2. Thread the chunks of marinated steak onto the skewers, dividing the meat evenly between them.
  3. To cook on the grill: Prepare a gas or charcoal grill fire at medium-high heat. Oil the grill grate, then grill the satay in batches, placing the skewers on the grill so that the steak is directly over the heat (and not the skewers). Grill until the steak is cooked through and has developed a few crispy brown-black spots, approximately 2 to 5 minutes (depending on how hot the fire is). Then turn the skewers carefully and continue grilling on the opposite side until they are browned, approximately 2 to 5 minutes.
  4. To cook under the broiler: Preheat the broiler on high for at least 5 minutes and position the rack so the skewers will be 3 inches from the heat source. Line a rimmed baking sheet with aluminum foil, then place each skewer on the sheet, arranging them so that the meat is pointed towards the center of the pan and the skewers slightly hang over the rim, then slide the pan into the oven. Broil until the meat begins to turn golden brown and develops a few charred spots, approximately 4 to 5 minutes. Then turn each skewer and broil the opposite side until it is brown, approximately 4 to 5 minutes.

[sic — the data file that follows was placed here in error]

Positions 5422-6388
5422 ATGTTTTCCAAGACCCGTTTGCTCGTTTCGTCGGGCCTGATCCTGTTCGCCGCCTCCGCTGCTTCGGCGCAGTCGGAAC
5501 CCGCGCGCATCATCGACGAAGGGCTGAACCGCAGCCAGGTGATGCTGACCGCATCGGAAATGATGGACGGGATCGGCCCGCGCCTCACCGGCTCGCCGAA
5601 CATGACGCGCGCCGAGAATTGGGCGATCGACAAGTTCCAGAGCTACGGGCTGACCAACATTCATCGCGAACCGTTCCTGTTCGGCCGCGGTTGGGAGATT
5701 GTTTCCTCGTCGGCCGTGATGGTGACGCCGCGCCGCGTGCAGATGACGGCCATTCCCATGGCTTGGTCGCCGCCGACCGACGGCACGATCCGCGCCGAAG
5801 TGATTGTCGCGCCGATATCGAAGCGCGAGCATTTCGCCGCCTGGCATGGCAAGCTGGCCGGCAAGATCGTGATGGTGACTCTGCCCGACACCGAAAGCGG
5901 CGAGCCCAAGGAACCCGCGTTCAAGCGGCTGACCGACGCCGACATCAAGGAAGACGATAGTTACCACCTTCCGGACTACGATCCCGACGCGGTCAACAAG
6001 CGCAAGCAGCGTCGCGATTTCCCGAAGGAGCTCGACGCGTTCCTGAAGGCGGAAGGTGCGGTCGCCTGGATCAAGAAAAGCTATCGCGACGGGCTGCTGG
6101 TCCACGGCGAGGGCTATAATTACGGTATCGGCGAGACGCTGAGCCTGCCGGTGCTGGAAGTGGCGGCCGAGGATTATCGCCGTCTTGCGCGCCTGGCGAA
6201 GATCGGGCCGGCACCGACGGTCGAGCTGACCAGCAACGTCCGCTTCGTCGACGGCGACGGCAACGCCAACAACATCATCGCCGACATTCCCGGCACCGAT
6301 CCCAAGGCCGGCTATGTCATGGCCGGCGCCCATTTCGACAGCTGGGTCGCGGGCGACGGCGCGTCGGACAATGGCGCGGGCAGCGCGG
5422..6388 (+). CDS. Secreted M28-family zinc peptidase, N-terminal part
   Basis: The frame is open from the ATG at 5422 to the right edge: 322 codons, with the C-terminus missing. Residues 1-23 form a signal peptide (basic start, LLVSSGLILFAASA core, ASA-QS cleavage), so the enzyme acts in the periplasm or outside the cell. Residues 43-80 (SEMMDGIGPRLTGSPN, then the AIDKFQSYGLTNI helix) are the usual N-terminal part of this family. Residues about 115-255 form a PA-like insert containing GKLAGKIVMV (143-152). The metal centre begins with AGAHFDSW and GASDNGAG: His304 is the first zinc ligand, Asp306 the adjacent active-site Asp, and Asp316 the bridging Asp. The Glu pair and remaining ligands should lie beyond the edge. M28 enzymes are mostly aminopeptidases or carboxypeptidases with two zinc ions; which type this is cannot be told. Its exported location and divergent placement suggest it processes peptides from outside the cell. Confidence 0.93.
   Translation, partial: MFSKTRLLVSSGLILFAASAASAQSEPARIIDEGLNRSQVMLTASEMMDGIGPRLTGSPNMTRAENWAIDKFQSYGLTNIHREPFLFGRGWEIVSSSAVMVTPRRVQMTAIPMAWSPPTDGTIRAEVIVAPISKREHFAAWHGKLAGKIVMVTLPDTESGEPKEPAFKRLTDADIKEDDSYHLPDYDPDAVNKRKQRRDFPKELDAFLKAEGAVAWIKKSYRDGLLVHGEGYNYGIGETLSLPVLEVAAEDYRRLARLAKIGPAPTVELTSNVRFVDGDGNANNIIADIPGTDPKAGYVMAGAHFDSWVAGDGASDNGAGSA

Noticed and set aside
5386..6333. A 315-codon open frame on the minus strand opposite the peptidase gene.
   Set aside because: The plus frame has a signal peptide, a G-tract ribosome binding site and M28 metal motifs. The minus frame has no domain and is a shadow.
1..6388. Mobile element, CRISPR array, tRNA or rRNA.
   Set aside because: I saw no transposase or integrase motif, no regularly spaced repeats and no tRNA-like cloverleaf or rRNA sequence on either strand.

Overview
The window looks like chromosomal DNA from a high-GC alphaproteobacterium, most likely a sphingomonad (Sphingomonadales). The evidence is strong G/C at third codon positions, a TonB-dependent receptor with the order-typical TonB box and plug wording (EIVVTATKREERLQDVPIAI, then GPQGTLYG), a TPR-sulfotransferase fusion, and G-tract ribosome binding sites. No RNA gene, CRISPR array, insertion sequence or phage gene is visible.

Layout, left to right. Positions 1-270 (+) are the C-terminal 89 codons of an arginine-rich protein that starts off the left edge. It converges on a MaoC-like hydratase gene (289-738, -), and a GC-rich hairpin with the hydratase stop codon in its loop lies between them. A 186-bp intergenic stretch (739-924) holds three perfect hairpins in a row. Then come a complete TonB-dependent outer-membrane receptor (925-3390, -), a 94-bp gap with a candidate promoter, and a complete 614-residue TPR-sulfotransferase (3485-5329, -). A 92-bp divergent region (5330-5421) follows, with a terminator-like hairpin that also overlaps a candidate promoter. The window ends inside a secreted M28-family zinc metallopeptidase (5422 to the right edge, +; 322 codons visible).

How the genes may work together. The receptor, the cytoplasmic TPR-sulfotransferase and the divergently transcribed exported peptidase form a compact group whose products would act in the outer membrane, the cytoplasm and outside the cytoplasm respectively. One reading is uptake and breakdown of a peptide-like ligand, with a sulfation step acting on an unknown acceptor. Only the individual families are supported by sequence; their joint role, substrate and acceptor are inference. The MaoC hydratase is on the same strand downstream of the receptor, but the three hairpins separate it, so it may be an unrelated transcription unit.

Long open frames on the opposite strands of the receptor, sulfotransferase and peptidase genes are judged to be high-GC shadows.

5. Transfer the skewers to a serving plate and let them rest for about 1 minute, until they are cool enough to handle. Then serve immediately with the Spicy California Avocado Dipping Sauce and lots of lime wedges.


As with all fruits and vegetables, wash avocados before cutting. Check out our tips for how to choose and use California Avocados

Rachael Hutchings

Rachael Hutchings, author of La Fuji Mama, has eaten her way around the world, having lived in a variety of fun food locations, including Paris, Tokyo, Yokohama, Memphis, and Los Angeles. She features recipes that are a fusion of different tastes, influenced by the variety of places she has lived and visited, and the people she has met.

Rachael is a brand advocate. Their content on the California Avocado Commission website and/or blog are part of their partnership with our organization.